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She went by many names.
Mom. Mother. Granny. Granny Norrie. Aunt Nora.
She earned each affectionately spoken tribute from the children she raised, their children and their children, too. Plus there were hordes of other children for whom she played an important role.
When I came along, I was the third generation of children to live under my Granny’s roof. By then all of her children were grown and had families of their own. Most of her grandchildren—my mom’s generation—were grown, too. However, after my grandmother died suddenly from cancer, two of my younger uncles moved in as they finished high school before joining the military.
Although my mom was a little bit older than they were, she was only in her 20s when she lost her mom. Suddenly, her grandmother moved into the role of mom—caregiver and confidant.
It was in the mid ’70s and my mom was an unwed college student. As she struggled with what she would do, she watched cancer slowly rob her of her mom.
Motherhood—she was losing it and gaining it all at the same time.
As discussions about my future were considered, my great-grandmother urged (or maybe in her way demanded it) that she help to take care of me.
Shortly after I was born, I was brought home to my Granny who played a key role in my upbringing (although my own mother was never far away and was always involved in raising me.)
For the first five or so years of my life, I lived in the small rural community of Fairfield, Ky. Today, the town’s growing population is about 100 people, and I’m related to most of them. Back in the late ’70s we knew—or were related to—everyone in town, significantly less than the population today.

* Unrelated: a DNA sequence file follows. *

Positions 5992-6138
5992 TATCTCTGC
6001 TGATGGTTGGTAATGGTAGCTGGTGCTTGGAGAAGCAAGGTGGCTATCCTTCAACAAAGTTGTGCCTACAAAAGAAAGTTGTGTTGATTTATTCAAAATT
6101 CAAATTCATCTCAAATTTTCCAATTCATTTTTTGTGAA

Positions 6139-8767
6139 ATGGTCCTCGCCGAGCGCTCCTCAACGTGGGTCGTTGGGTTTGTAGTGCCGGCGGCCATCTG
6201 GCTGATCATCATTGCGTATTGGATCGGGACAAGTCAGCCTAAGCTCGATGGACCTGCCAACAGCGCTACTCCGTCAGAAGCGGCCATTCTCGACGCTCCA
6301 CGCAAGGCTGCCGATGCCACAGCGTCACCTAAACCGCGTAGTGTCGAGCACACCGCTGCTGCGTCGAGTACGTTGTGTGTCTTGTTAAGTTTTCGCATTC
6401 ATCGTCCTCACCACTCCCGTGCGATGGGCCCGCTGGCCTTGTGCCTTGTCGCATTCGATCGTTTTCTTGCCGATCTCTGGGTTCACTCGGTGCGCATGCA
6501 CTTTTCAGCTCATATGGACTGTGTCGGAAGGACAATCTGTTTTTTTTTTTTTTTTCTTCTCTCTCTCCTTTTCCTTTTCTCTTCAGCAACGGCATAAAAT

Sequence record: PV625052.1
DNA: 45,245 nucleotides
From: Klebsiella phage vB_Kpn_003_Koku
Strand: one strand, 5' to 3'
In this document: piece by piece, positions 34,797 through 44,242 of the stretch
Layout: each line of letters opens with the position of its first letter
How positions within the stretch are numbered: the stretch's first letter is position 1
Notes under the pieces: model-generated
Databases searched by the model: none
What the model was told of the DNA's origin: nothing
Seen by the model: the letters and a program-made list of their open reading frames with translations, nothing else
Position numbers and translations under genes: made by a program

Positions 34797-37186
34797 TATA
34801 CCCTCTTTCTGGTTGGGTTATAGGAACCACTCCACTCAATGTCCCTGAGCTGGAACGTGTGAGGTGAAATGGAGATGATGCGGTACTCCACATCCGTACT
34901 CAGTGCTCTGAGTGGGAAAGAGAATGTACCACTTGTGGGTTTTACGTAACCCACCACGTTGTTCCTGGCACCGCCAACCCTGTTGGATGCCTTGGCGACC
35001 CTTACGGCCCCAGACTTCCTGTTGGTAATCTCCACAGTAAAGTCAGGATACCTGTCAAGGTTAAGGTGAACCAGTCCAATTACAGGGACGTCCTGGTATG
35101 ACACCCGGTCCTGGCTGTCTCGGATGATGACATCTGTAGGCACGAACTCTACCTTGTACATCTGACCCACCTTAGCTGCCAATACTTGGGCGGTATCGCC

In my youth the town had (and still does) a single caution light encouraging people to slow down at the three-way intersection in the heart of town. My Granny could tell stories about the good ole days when the town boasted a hotel, a bar, stores and a busy distillery where she worked as a young woman in the snack shop.
My Granny had nine kids of her own. She had 41 surviving grandchildren at the time of her death, 71 great-grandchildren (my generation) and 16 great-great-grandchildren. After the funeral I heard family members trying to recall if they had left anyone out. That brood has continued to grow since 2002, when she passed away at age 90.
As a great-grandchild I always giggled as she tried to call out my name when I was in trouble. Instead she often chimed off most of her kids’ and many of my aunts’, uncles’ and several of my cousins’ names before actually getting close to mine—or giving up altogether and demanding “whoever you are, get your [butt] over here!”
I grew up wearing some hand-me-downs from generations before me, and when those clothes got too worn to wear (after countless repairs), my Granny cut them up into pieces for quilts she sewed by hand.
She raised pigs and chickens and just about any other animal that found its way to the house, kids like me included.
I helped feed the pigs and on a cold morning I’d wake up to find them slaughtered with a house full of relatives busy turning that meat into food to feed generations for months.
My Granny got up early and brought in fresh eggs from the hen house before later that day wringing the neck off a chicken and frying it up to feed a never-ending flow of family. Thank goodness she had a big yard, it was a perfect place to line cars and all the people who showed up for Sunday dinner.
We worked in the garden. OK, she worked and I usually whined and played, to grow vegetables that were cooked fresh or canned and put away—but not for long, there was always someone who needed something to eat.
I learned about saving and conserving everything from her—from rainwater to jars and lids and more.
But more than anything, I learned the value of family and love and being kind to your neighbors and strangers when they’re in need.
This Mother’s Day, while I will be thinking of my mom who died too young, I’ll also remember the generations of mothers before her, like my Granny.
It’s kind-hearted, strong-willed women like these who make Mother’s Day so special. No matter where you are, how old you are or who raised you, thank a mother on Sunday for making this world a better place, generations old.